Researchers of the Norwegian Polar Institute reported about a significant decline of the glaucous gull population on Bear Island, the most important breeding area for glaucous gulls in Svalbard and the Barents Sea. During the past few decades a permanent decline of the population was recognized on the island. An extended monitoring shall now find out if this trend can be confirmed for other regions of Svalbard.
Besides factors like food shortage and climatic changes the reason for the decline is more and more seen in the bird´s increasing contamination with environmental toxins (heavy metals, PCBs, fluorine, …). The birds receive environmental toxins with their food and accumulate them for example in their brains and livers where they affect the animal´s health. On Bear Island continuously dead and dying birds with a high contamination were found. In previous studies Norwegian researchers found out that glaucous gulls with a low contamination survived with a relatively high rate of 91.5 % while only 40-50% of those with a high contamination survived the current season (see also Spitsbergen-Svalbard.com news Glaucous gulls threatened by environmental toxins from March 2012). As predators, standing at the top of the food chain, glaucous gulls also give a good indication for the condition of the ecosystem they live in.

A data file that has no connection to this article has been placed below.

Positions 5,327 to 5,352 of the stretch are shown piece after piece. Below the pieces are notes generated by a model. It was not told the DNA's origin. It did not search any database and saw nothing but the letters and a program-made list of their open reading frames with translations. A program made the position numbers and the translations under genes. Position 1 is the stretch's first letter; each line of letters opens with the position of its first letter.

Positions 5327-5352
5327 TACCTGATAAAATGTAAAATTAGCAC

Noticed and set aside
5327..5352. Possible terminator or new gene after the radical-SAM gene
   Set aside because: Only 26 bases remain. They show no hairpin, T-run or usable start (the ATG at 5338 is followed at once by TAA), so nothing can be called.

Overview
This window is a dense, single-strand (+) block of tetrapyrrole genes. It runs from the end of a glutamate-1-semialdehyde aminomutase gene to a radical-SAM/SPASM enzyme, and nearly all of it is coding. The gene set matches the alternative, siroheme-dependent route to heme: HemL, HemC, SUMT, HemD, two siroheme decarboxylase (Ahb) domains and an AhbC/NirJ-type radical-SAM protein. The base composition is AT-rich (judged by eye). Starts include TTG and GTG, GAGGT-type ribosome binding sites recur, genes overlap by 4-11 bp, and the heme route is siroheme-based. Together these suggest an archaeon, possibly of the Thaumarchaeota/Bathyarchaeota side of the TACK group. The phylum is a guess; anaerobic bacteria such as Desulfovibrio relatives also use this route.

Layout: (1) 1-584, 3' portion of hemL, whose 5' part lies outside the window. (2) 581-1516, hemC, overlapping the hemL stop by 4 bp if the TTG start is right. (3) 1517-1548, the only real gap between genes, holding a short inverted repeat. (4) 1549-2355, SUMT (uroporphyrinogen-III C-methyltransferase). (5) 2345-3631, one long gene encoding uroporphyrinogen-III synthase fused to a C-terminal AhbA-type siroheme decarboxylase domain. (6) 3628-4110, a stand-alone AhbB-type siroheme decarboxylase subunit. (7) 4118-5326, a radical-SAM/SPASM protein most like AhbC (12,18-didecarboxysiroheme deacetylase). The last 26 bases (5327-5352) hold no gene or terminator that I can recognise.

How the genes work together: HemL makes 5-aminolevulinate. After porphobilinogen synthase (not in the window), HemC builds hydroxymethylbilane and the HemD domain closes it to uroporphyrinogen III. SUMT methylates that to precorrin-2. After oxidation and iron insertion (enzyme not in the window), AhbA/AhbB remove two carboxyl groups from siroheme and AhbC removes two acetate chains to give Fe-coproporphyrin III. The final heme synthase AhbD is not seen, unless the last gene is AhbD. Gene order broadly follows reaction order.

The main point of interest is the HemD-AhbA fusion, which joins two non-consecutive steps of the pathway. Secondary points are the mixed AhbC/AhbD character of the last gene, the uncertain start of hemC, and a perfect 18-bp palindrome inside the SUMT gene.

On the Norwegian Red List of Threatened Species the glaucous gull population in Svalbard is currently listed as ‘near threatened’ (‘nær truet’). If the alarming trend on Bear Island will be confirmed for the whole of Svalbard, the status might be upgraded to ‘endangered’ (‘truet’). Observations in Iceland and Canada also documented a significant decline of the glaucous gull population while the population in Greenland, Alaska and Russia seems to be stable. But for these areas, and especially for Russia, the database is not sufficient.
Glaucous gull in Spitsbergen, the population ist under pressure.
(25th-27th June 2015) – Three days different from those on the way up. Of course still a long time for otherwise non-ocean-going people who just want to get from A to B. The sailors amongst us have, however, a good number of enjoyable miles under sailes. Starting with motoring from Jan Mayen, as it is initially calm and the wind which is then coming up is blowing against us (as always … but not too hard). But then the wind turns east, the sails go up and we don’t need the engine for good parts of the remaining way. The ocean-going souls seem to be glued to the steering wheel while we are making good speed of up to around 10 knots on the way southwest. Under a blue, sunny sky! Two times, dolphins come to visit the boat.
And we are faster on the way up, going alongside in Ísafjörður on Saturday mid day already. The end of an intense, successful, good voyage. Thanks to all who were part of it, and good further travels, home or onwards!
Gallery – Crossing to Iceland – 25th-27th June 2015
Packing together is never great, but at least it all went smoothly, thanks to wind and waves or rather the absence of both. So we had time to circumnavigate the island, passing the glaciers on the north coast and finally Jan Mayen offered a friendly farewell with some glimpses of the top of Beerenberg.